In the meantime, the competition on the market was heating up as others began importing tires as well. In response, in 1997 Temur bought a foreign company named “Tsitelkuda” and trademarked the name to prevent others from using it. The business was booming, and more people started to join the group (for example, Giorgi Mshvildadze joined in 1997). The company’s monthly profits were reaching the $100,000 mark, which is an impressive amount even by today’s standards. I ask Temur how he managed to post such figures, and his response is simple: “We were the only ones operating on the market without ‘cooking the books.’ Remember when I said that my calligraphy was appreciated even back when I was at Sovtransavto? The Russians were not trusted with dispatching – I was. So, I personally wrote the invoices when I came back to Georgia and started doing business here. This was a great comfort for our corporate clients and others who were looking to buy spare parts, lubricants, and tires. We ran a clean business, and we were successful. We used the consignment model to supply our large clients. We began trading in lari, and everything was booming. In 1998, we added the legendary Bridgestone tires to our existing supplies from Nizhnekamsk. We agreed on a significant marketing budget with the Bridgestone head office and began importing tires for all vehicle types, both large and small.”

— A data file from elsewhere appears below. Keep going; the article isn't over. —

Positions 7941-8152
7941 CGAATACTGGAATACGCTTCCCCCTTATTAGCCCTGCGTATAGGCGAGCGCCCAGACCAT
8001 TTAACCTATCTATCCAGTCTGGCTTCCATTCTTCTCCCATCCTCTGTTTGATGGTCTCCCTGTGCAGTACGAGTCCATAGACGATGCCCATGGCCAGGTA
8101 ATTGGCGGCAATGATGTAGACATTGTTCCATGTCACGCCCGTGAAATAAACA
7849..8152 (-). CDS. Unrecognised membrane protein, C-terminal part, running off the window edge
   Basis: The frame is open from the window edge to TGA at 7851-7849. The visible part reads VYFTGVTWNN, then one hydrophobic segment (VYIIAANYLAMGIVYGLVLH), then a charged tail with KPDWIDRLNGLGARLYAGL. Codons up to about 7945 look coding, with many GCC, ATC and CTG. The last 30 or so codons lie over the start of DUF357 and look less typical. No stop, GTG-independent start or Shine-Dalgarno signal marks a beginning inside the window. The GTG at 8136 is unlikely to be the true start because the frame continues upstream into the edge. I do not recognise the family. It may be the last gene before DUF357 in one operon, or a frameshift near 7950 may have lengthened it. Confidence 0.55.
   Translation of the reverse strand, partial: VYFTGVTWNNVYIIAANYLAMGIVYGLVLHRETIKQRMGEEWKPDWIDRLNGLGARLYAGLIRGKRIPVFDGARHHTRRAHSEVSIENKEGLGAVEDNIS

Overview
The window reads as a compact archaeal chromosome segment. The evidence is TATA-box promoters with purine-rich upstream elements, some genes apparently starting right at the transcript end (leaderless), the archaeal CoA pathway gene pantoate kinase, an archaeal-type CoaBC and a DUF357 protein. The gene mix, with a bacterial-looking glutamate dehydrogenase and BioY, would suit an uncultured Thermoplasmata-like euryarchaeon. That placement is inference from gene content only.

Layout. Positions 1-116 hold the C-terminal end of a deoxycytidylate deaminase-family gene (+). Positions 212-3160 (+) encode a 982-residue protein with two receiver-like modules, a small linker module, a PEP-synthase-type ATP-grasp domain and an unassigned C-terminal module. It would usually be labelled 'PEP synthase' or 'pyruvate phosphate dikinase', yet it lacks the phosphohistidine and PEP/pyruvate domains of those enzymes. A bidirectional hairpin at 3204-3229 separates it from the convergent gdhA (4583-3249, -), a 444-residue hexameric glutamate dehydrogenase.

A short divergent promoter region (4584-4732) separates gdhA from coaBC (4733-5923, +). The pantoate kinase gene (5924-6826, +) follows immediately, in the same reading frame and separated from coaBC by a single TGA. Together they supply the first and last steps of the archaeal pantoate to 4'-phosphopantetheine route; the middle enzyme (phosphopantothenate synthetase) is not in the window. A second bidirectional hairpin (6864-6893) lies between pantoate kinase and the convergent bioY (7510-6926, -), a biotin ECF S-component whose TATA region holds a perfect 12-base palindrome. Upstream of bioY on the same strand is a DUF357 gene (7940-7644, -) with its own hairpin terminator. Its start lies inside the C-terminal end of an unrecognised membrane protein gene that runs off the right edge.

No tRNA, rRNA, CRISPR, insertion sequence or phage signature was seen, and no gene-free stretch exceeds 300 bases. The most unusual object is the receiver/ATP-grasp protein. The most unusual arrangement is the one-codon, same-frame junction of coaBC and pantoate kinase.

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The de jure history of Tegeta started in 2001. Before that, the company was operating under the name Autoexport and included various shareholders who decided to split the business. Temur Kokhodze, together with Elguja Tsakadze, Giorgi Mshvildadze and Tariel Kiliptari, went on to found Tegeta. However, before we get to that point, it is important to go back to 1998 and a crucial moment for Temur Kokhodze, when he attended the famous mobility show in Frankfurt. What he saw at the 27-hectare venue would completely transform his views about the vehicle business, as well as help him establish new contacts.
“That is when I first met Franjo Vidicek, a Russian-speaking German with a Croatian background who first supplied us with Meguin oils,” Temur recalls. He also met another German named Gerner, who went on to visit Georgia. There he was treated to a feast at the home of Paata Zhghenti, one of the oldest members of the Tegeta team. Afterwards, the German guest informed his future Georgian partners that he would supply the company with Hofman machinery through consignment inventory. “Everything was of the highest standard – true German quality,” Temur remembers with a smile. For him, it was not the consignment sum of $20,000 that was important, but the precedent that was set by the Germans showing trust towards a Georgian business. As sales boomed, Mr. Gerner received his full investment within two months instead of six. He began increasing the consignment, but there was something even more important happening: The whole of Germany was getting to know Tegeta through Hofman. Many companies wanted to enter the post-Soviet market, and when they asked Gerner for a trustworthy partner, he would immediately refer them to Temur Kokhodze and his group. Germans started signing contracts and delivering supplies with confidence. At the same time, Tegeta’s brand portfolio was steadily growing. Thus began the high-profile partnership between Temur Kokhodze’s company and the German manufacturer MAN.